As part of Project Prometheus, the first site will span around four hectares at the Defence School of Transport (DST) in Leconfield, Yorkshire. Construction began on the 2.3MW solar farm earlier this year.
The installation of 4,248 Trina Vertex panels is predicted to supply the DST with one third of its electricity needs.
In total, the four pilot sites aim to save £1 million in efficiency savings and reduce emissions by 2,000 tonnes of carbon dioxide equivalent per year.
The Ministry of Defence (MoD) said: “These cost savings will be reinvested into Army infrastructure and help to reach the Army’s ambition of Net Zero by 2045.”
Three further pilots are planned for Duke of Gloucester Barracks, South Cerney, Gloucestershire, Rock Barracks, Suffolk and Baker Barracks on Thorney Island, Sussex.
They are scheduled for delivery by the summer, with the aspiration to deliver a further circa 80 solar farms across the army estate in the next seven years.
Major general, David Southall, director of basing and infrastructure and the Army’s sustainability champion, said: “The Army remains wholly committed to play its part in meeting the UK’s commitment to achieve net zero emissions by 2050. To deliver this, we are working hard to reduce energy demand as well as increase ‘green’ supply across our estate.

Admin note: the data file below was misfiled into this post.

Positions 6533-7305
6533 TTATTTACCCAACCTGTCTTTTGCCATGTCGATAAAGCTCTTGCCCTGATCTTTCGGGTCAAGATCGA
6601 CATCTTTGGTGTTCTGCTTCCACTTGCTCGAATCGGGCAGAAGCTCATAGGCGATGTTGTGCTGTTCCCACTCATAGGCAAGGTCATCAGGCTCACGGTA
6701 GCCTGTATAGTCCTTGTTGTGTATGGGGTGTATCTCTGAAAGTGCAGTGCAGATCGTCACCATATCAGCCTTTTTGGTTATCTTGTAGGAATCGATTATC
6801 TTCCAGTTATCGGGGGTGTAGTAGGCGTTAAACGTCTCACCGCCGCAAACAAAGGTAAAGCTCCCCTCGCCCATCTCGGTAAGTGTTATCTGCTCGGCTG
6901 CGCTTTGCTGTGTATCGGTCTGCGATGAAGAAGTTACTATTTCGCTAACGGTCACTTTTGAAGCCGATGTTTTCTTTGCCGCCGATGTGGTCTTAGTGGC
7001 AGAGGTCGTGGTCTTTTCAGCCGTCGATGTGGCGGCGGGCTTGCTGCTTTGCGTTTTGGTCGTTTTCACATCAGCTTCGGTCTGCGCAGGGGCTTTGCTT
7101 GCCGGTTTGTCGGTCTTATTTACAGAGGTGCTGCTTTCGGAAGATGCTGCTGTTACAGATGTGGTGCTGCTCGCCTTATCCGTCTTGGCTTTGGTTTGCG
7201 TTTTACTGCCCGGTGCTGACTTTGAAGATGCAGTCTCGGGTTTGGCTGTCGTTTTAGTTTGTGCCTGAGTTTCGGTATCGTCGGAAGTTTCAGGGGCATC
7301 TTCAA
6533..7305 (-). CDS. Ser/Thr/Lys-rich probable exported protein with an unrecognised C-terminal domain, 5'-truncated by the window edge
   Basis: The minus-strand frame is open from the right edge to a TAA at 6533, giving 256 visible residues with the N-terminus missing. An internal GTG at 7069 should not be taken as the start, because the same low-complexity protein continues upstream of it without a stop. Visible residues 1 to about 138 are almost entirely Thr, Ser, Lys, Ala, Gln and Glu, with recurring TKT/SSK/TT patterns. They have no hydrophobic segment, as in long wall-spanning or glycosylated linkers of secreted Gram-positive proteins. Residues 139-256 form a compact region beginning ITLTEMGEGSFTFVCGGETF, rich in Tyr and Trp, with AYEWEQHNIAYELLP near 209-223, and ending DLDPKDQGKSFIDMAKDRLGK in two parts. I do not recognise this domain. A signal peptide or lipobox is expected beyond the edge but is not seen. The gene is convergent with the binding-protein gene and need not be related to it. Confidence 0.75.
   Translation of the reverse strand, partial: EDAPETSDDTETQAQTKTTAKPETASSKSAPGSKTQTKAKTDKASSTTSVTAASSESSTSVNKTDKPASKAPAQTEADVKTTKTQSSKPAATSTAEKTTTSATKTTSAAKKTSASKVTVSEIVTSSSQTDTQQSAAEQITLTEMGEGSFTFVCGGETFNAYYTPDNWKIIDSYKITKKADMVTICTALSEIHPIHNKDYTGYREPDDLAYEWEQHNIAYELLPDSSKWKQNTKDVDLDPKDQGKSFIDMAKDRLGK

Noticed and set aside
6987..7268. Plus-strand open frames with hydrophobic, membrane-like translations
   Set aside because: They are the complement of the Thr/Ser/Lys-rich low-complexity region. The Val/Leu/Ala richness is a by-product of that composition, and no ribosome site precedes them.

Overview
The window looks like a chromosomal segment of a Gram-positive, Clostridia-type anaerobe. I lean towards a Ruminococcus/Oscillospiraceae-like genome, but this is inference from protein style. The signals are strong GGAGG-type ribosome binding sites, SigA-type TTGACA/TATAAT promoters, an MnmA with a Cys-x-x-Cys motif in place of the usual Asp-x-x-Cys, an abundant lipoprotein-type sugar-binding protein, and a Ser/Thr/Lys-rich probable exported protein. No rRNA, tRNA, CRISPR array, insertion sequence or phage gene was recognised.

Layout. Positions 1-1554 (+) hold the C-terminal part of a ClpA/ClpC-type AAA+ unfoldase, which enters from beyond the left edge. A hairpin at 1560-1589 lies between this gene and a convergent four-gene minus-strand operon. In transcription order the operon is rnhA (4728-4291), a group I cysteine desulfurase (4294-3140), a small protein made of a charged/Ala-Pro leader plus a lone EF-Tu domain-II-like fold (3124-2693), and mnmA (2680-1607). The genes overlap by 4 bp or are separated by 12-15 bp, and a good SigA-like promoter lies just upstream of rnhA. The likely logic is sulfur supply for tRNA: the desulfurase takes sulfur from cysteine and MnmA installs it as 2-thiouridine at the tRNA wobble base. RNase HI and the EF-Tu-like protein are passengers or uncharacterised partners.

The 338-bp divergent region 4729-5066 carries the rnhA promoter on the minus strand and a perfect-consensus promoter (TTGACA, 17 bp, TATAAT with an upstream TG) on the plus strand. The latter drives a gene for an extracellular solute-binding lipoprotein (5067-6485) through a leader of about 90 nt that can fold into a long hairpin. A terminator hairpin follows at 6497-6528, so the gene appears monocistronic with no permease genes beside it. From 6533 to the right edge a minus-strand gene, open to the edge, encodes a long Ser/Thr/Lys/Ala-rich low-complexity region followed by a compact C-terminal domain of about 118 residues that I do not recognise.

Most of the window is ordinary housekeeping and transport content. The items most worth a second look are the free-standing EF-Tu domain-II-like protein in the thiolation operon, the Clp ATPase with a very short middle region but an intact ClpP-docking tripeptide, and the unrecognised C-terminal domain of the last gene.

“Project Prometheus is an exciting pilot which will showcase renewable energy generation across the Army estate. When operational, we will learn from our four pilot sites and scale-up fast across the wider Army estate to help decarbonise the power we use.”
Defence procurement minister, Jeremy Quin, said: “Project Prometheus is an example of how Defence is actioning its all-encompassing approach to reducing carbon emissions and increasing sustainability, announced last week. The Army, through Prometheus, is showing our commitment to positive green initiatives, driving impressive energy efficiency savings.”
Project Prometheus is one project in the Army’s wider net zero strategy. Other projects include a pilot scheme for thermal battery storage, a habitat creation scheme with Exeter University and a number of efforts to reduce carbon footprint at HQ and in Army accommodation.